Lindblad Expeditions-National Geographic offers 18 Arctic cruise itineraries that span from Norway to Greenland to Arctic Canada and beyond. If you book one of our Arctic tours, you’ll receive specific details on how to get to the Arctic from the USA or from wherever you might be traveling.


Most Arctic cruises begin with a flight from your hometown to a gateway city like Oslo, Norway or Reykjavik, Iceland. From there, you are often met by expedition staff who will bus you to the port to embark your ship.


How to Get to Svalbard (Spitsbergen)


When you travel to Svalbard, you typically fly into Oslo, Norway. From there, it’s a three-hour flight to Longyearbyen. This hub of the Svalbard Archipelago on the island of Spitsbergen is the embarkation port for cruises in the region.


The airport in Longyearbyen is the most northerly airport in the world that offers regularly scheduled flights, but keep in mind there is limited capacity and those flights are relied upon by locals who call the town home.


Flights between Oslo and Longyearbyen book up far in advance for the short summer travel window, which is why Lindblad Expeditions-National Geographic charters our own charter flights for our guests, to ensure they have a guaranteed flight.


Although there are daily flights, schedules can be inconvenient. Depending on the embarkation times of the cruise you are taking, you might need to overnight in both Longyearbyen and Oslo as flights can arrive in the early  morning hours. This can add days to your itinerary.


How to Get to Greenland


Hikers in front of the Ilulissat Icefjord, Greenland
Guests walk the boardwalk trail in Sermermiut Fjord, laden with icebergs, Icefjord, Ilulissat, Greenland Photo: Ralph Lee Hopkins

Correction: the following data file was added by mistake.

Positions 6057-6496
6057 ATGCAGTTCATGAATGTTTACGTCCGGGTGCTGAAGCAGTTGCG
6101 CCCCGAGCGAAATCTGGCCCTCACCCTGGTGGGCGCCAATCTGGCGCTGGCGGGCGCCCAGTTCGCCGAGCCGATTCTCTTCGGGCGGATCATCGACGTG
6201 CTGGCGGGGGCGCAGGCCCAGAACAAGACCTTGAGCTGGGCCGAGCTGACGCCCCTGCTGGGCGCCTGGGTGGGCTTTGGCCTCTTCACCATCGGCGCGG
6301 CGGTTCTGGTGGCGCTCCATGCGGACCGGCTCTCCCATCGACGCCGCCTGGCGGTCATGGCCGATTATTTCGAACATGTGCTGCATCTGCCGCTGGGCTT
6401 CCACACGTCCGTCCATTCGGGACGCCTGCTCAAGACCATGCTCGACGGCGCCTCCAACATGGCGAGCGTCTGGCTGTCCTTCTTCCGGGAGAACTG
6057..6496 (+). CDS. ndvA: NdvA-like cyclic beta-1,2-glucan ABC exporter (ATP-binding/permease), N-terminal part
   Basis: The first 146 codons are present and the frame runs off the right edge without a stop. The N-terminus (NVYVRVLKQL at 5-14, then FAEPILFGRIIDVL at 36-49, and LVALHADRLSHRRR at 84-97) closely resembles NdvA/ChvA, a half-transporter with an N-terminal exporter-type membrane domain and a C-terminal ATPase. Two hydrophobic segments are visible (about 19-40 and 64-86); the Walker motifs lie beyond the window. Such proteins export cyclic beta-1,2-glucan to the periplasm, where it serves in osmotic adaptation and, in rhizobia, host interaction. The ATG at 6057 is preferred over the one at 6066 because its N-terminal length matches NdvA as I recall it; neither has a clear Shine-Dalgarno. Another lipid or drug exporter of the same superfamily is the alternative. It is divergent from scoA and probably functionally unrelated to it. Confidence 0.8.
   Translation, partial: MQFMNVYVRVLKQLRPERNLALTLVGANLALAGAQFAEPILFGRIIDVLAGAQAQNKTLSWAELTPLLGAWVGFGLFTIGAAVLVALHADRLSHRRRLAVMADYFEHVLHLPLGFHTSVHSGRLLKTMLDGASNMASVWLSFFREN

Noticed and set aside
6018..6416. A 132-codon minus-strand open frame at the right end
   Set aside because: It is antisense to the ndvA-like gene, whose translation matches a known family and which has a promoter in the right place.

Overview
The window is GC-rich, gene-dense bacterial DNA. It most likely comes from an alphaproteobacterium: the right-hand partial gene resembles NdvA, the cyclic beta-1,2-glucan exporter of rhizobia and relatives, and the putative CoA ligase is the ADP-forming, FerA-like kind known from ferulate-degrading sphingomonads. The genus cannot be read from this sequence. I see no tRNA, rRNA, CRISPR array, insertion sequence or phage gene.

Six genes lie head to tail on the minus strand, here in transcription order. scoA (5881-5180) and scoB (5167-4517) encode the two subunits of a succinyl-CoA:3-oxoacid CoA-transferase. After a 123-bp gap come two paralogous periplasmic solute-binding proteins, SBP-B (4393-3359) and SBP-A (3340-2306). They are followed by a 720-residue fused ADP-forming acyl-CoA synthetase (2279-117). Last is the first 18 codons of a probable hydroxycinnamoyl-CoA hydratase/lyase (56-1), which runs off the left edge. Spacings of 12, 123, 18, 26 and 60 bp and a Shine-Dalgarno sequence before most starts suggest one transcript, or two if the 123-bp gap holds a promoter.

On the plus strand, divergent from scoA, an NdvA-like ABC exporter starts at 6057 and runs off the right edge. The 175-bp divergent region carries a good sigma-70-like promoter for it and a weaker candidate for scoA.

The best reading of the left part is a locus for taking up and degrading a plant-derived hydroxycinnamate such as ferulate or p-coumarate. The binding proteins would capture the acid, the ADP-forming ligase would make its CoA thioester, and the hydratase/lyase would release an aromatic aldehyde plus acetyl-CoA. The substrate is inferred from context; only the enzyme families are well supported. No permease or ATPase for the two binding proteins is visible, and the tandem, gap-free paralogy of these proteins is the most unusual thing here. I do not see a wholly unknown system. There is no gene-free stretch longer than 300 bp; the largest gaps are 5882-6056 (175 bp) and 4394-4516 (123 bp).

There is no international ferry service to Greenland. Most travelers fly into Kangerlussuaq from Oslo, Reykjavik, or Copenhagen. Kangerlussuaq is conveniently located at the head of a picturesque 120-mile fjord. 


The national airline, Air Greenland offers daily flights from Copenhagen to Kangerlussuaq and weekly flights from Reykjavik. Although small, “Kanger” is much more than just a runway, it is the gateway to Greenland and it immediately welcomes travelers with awe-inspiring views of the surrounding fjord.


In addition to Air Greenland, Icelandair also offers flights to Kanger but they do fill quickly so flight arrangements should be made as soon as possible after booking your expedition. Lindblad Expeditions-National Geographic offers full-service air assistance for travelers who would like help booking flights to Greenland or any of our other destinations, in the Arctic or elsewhere.


As of November 2024, Greenland will open their own international airport in Nuuk, and in addition, they are constructing new airports in Ilulissat in the northwest and Qaqortoq in the southwest. These exciting developments will allow locals more opportunities to move around their country and visitors with more options to enjoy the variety of experiences Greenland has to offer.


How to Get to Iceland


A hiker stands in front of the Dynjandi waterfall
A hiker stands in front of the thundering Dynjandi waterfall in the Westfjords region of Iceland. Photo: Andrew Peacock